FRANKFURT, Sept 18 (Reuters) - German auto supplier ZF Friedrichhafen’s net debt will rise to some 8.5 billion euros ($11 billion), or about 2.4 times core earnings (EBITDA), after it buys rival TRW, a banker familiar with the deal said.
Earlier this week, ZF agreed to buy U.S.-based TRW for $13.5 billion including debt, paying $105.60 in cash for each TRW share, or nearly $12 billion based on shares outstanding.
Unlisted ZF, which is controlled by a foundation, had no long-term debt before the takeover, the banker said. ZF declined to comment for this story.
The acquisition of Livonia, Michigan-based TRW, which makes airbags, electronics, and electronic sensors, by ZF, itself a major provider of steering systems and drivetrains, will create one of the largest auto supply firms in the world.
To complete the deal, ZF got a 12.5-billion euro financing package from Deutsche Bank and Citi, consisting of a bridge loan, a revolving credit and bank loans, a banker familiar with the matter said.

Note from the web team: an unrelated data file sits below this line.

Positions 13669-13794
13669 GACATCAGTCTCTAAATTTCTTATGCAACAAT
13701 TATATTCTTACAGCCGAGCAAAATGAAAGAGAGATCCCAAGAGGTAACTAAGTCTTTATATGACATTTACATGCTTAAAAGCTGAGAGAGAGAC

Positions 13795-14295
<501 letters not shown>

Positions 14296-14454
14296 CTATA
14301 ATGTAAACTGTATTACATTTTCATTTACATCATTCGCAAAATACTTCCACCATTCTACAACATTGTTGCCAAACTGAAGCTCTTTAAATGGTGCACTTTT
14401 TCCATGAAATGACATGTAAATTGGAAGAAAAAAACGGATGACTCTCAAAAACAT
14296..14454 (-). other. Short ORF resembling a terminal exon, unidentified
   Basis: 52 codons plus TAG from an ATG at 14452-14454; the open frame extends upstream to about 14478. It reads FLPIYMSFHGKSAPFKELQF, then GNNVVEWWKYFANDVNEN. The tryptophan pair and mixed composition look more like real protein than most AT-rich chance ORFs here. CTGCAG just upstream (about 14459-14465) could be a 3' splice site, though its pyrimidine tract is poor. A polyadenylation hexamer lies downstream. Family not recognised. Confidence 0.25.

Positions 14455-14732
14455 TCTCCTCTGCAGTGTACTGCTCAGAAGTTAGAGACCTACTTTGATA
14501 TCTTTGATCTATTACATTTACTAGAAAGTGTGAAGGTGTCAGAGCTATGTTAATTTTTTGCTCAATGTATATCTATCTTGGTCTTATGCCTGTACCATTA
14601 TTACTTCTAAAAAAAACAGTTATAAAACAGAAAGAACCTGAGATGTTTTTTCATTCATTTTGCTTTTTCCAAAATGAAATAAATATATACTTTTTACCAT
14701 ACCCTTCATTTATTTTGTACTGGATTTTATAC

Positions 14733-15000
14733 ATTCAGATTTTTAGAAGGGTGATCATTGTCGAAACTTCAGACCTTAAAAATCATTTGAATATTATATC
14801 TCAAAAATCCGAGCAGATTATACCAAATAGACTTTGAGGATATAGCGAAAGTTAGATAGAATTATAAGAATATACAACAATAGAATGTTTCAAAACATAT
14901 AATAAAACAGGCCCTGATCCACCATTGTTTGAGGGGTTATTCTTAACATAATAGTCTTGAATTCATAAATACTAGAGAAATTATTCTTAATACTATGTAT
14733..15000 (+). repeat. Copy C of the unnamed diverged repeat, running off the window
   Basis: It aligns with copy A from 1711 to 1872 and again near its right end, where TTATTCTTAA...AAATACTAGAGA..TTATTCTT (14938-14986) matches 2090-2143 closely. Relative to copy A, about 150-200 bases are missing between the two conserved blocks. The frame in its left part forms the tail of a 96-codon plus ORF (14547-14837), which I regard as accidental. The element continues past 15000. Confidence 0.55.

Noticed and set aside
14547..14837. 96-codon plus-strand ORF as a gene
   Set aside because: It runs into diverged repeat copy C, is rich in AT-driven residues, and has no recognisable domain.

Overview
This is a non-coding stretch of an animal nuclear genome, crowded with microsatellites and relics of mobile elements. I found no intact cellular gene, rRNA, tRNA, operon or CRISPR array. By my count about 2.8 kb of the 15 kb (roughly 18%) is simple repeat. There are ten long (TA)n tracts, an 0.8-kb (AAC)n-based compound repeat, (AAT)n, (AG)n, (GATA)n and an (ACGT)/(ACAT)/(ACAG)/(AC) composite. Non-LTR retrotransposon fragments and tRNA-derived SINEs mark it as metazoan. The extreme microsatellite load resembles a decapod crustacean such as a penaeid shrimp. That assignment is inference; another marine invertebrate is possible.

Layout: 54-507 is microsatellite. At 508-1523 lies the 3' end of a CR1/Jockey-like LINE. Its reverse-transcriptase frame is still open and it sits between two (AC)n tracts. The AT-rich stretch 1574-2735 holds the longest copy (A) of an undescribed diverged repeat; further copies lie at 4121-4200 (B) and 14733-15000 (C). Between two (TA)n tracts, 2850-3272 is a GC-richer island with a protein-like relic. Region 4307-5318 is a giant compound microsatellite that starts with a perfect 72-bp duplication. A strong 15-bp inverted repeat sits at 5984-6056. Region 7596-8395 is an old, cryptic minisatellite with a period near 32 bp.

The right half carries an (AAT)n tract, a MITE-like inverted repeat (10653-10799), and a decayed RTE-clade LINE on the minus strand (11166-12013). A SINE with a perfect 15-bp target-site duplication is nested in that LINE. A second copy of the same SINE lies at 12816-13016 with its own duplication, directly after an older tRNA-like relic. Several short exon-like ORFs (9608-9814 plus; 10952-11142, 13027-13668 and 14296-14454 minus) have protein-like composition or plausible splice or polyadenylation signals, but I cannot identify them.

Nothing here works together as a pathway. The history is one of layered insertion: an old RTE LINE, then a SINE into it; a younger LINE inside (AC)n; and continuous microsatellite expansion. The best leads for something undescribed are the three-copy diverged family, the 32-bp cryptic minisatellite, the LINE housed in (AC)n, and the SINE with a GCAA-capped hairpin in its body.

The banks are marketing the loan for syndication to a consortium of about 20 banks, with some lenders taking loan portions in a triple digit million amount, the person said.
ZF is seeking a credit rating so it can eventually replace the bank loans with investment-grade bonds.
To achieve an investment-grade rating, it needs to bring down its net debt to EBITDA (earnings before interest tax, depreciation and amortisation) ratio to about 2 times.
Net debt will be about 8.5 billion euros after accounting for existing cash and liquid financial assets of the two companies, one source said. Based on a combined EBITDA of some 3.1 billion euros for ZF and TRW in 2013, that would give ZF debt leverage of around 2.7.
Assuming ZF and TRW continue growing, their combined EBITDA would amount to 3.5 billion euros at the end of 2014, the banker said, which would bring its net debt to EBITDA ratio to 2.4.
This figure excludes proceeds from the sale of a steering systems joint venture which ZF sold to Bosch this week for more than 550 million euros, one of the people familiar with the transaction said.
1 US dollar = 0.7768 euro Reporting by Edward Taylor; editing by Thomas Atkins and David Clarke